Writer/director David Lowery’s Ain’t Them Bodies Saints is a jumble of promising and troubling elements. Set in 1970s Meridian, Texas, the saga of Ruth Guthrie (Rooney Mara) and her escaped con lover Bob Muldoon (Casey Affleck) takes on a mini epic quality through its look and multiple sympathetic characters. More threatening than the law and a vengeance-minded trio, however, are questionable technical choices that hamstring otherwise competent storytelling. One core issue in particular nearly renders key stretches (including the finale) useless, yet the key players manage to convey enough information to keep the film together.
While an opening argument between Ruth and Bob reveals plenty about the couple in a matter of minutes, Lowery quickly gets himself into trouble introducing their grand drama. Careful set-up to a crime gives way to awkward edits that skip to a shootout between the outlaws and local law enforcement. In no time, Bob takes the fall for Ruth’s shooting of sheriff Patrick Wheeler (Ben Foster) and, though four years pass, escapes from prison nearly as soon as he gets in. The quick progression certainly puts an emphasis on the pair’s relationship and deepens the emotional impact of Bob’s risky quest for reconciliation, but the occasional pacing hiccups feel lazy beside the film’s general narrative and visual focus.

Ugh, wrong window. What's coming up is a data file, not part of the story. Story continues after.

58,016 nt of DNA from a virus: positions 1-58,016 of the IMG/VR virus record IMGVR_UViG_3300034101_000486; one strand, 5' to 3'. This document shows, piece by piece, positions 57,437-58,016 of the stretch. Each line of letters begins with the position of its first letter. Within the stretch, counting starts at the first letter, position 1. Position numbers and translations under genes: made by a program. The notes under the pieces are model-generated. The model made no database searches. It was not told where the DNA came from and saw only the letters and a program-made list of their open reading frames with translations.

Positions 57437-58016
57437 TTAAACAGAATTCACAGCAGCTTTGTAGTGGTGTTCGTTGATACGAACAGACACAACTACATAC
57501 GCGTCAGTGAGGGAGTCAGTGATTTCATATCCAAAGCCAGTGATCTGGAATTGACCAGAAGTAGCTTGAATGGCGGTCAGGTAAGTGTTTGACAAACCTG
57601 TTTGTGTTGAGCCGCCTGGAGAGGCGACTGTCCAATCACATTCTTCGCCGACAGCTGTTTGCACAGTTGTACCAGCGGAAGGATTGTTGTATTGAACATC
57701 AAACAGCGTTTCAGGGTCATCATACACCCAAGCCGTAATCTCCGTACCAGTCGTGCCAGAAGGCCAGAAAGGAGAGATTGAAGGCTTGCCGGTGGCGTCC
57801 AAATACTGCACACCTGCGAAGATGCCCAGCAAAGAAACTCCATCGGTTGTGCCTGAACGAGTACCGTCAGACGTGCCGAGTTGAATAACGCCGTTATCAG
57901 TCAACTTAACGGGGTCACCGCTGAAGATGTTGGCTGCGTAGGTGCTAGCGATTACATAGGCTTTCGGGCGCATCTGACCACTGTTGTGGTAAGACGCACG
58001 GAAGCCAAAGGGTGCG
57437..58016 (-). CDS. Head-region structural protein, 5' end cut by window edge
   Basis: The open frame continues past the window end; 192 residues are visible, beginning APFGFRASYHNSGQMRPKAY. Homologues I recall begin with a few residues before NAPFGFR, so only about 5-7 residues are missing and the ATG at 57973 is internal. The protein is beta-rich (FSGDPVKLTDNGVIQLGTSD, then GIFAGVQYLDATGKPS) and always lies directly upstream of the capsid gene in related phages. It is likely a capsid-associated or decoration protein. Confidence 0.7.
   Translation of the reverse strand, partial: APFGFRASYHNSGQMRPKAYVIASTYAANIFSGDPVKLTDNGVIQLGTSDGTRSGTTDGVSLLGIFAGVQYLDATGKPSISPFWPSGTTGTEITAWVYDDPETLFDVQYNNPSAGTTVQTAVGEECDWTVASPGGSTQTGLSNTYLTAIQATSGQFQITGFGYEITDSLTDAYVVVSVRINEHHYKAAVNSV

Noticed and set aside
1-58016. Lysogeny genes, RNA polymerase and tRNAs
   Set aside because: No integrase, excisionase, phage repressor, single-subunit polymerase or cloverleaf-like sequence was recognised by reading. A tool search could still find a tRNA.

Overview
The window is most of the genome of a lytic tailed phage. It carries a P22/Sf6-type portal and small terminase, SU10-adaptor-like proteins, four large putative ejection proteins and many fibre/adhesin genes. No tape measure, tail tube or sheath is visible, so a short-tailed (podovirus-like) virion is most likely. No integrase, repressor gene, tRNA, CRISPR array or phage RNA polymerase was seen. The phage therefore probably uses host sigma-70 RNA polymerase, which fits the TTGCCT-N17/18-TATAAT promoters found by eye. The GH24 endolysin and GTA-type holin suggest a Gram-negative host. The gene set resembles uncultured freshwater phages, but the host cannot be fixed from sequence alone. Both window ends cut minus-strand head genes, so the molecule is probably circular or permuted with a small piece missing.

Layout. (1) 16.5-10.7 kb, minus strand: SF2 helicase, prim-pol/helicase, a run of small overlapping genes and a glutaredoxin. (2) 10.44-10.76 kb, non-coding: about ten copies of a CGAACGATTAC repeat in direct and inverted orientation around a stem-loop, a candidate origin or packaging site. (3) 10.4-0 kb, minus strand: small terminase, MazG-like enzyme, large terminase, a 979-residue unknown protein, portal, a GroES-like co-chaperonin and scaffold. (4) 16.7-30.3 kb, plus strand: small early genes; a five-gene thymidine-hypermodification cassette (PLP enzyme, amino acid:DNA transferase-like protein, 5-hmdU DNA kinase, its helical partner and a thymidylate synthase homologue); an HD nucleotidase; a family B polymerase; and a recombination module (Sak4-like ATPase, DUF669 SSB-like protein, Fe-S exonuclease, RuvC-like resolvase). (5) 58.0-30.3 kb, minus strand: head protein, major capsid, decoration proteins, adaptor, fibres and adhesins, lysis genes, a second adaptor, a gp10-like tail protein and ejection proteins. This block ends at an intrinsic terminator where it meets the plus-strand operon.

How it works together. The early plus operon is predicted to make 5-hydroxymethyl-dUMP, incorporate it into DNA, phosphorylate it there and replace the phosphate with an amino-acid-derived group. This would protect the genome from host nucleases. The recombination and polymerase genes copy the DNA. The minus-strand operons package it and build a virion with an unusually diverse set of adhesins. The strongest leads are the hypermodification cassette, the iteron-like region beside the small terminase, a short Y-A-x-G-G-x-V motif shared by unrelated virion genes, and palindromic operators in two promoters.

Lensed by Bradford Young (Pariah), Ain’t Them Bodies Saints‘ imagery doesn’t quite live up to its Malickian comparisons, though the film’s ambitions aren’t exactly of Tree of Life caliber. Lowery is interested in a more straightforward tale, one that explores a complex situation through readings of hand-written letters and ever-growing suspense. Pursued by a small bloodthirsty gang, a sudden pair of abnormally bright headlights in Bob’s rearview forms a menacing sight while efforts from a recovered Patrick both job-related and otherwise keep the fugitive on his toes. The kind lawman’s special interest in Ruth and Sylvie, the daughter Bob has yet to meet, may pose the greatest challenge of all, not just to Bob but to “the other man” as well, and makes for a thoroughly compelling arc.
Accompanied by Daniel Hart’s excellent, clap-heavy score, the talented core trio deliver fine performances…at least when their dialogue is discernible. Affleck and Mara are often difficult to understand through their exaggerated Texan accents, and at times fellow New Englander Foster is as well. Fortunately, actions here do speak louder than words, though there’s a sense that worthwhile details are lost in the process. (Perhaps Ain’t Them Sound Guys Asleep on the Job would have been a more appropriate title.) More audible turns by Keith Carradine and Nate Parker pick up some of the slack, but with too many moments hitting at half speed, the film unnecessarily limits its great potential.
Rated R for some violence.
Ain’t Them Bodies Saints is currently playing at the Carolina Cinemas on Hendersonville Rd.